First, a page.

he Hollies had formed in 1962 when a pair of childhood friends, Allan Clarke and Graham Nash, decided to give their musical careers a go. Unfortunately both of them had left the band by the time of its greatest chart success, the #2 hit single "Long Cool Woman (In A Black Dress."
The Hollies had been charting for about a year in England by the time they crossed over to America. "Just One Look" didn't make much of a splash, peaking at #98, but their next single, "Look Through Any Window," gave them a Top 40 hit. By 1966, the band gained enough exposure to produce two Top 10 hits, the #5 "Bus Stop" and the #7 "Stop Stop Stop." But the core of the group was starting to splinter. Rathbone had left in 1963, and Haycock was removed in 1966. After a disagreement with Hicks about recording a complete Hollies album with nothing but Bob Dylan covers, Graham Nash left the group in 1968 to join David Crosby and Stephen Stills in Crosby, Stills and Nash. And at the end of 1971, Allan Clarke left for a solo career.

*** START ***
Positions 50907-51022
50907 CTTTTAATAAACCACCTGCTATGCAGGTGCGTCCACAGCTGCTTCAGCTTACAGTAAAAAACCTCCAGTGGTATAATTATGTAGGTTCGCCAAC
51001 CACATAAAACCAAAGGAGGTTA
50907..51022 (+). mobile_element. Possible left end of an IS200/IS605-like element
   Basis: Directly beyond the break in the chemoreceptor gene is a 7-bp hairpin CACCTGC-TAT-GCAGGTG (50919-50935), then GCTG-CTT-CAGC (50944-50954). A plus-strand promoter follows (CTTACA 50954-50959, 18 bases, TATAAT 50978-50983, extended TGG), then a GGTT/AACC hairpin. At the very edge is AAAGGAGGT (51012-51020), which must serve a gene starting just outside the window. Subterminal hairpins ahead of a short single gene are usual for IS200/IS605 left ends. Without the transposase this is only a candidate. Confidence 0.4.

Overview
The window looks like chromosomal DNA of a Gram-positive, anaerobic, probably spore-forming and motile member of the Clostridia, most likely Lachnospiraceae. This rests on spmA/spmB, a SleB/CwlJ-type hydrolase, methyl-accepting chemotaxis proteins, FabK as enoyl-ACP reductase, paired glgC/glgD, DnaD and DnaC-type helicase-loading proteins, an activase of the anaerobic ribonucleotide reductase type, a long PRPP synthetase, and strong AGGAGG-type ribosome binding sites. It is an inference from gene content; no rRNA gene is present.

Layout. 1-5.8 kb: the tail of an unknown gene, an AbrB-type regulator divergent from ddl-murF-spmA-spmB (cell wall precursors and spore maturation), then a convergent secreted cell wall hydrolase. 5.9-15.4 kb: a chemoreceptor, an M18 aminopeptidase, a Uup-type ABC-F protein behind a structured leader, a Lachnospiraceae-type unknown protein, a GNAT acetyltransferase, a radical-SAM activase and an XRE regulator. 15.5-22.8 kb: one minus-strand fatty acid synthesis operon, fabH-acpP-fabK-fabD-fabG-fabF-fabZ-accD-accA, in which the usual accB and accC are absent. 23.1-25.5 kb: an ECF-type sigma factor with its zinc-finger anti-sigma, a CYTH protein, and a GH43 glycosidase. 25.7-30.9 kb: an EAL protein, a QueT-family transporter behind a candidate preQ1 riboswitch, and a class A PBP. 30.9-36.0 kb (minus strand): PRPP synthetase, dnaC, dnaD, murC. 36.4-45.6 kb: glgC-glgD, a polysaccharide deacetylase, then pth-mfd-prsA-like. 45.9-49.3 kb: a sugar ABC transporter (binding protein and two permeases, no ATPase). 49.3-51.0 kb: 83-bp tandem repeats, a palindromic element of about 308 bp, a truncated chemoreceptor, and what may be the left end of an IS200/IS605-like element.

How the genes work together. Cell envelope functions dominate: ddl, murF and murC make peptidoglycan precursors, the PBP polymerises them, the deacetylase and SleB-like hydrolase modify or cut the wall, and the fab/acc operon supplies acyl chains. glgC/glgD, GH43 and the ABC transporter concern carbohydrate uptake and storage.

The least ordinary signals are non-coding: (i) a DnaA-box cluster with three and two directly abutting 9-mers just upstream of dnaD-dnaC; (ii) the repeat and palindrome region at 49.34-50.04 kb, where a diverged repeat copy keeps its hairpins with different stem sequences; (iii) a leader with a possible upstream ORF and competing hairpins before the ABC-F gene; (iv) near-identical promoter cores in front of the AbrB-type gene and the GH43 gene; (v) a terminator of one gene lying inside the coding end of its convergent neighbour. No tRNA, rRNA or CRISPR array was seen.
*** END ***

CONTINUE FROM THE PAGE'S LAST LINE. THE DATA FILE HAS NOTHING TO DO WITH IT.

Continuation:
However, even though Tony Hicks was the only original member of The Hollies left at that point, Clarke's voice could still be heard on their 1972 single. Written by Clarke with Roger Cook and Roger Greenaway, "Long Cool Woman (In A Black Dress)" was a track from Distant Light, Clarke's last album with the band. While the song didn't receive much of a reception in the group's homeland, where the group had become Britain's most consistently successful hit-making machine after the Beatles with an unbroken sequence of 21 Top 20 hits from 1963-1970, in America it was a different story. Entering the charts at #75, the single took 11 weeks to climb to #2, where it stayed for two weeks. The group's follow-up, "Long Dark Road," didn't fare so well, peaking at #26.
After Clarke's solo albums stiffed, he returned to The Hollies in 1973 and sent the group back to the Top 10 with the #6 hit "The Air That I Breathe." He then left again, scoring a #41 hit on his own with "(I Will Be Your) Shadow In The Street," then rejoined The Hollies again. In 1983, Graham Nash reunited with the band, resulting in their #29 cover of The Supremes' "Stop In The Name Of Love."
- Christopher G. Feldman, The Billboard Book of No. 2 Singles, Billboard, 2000.
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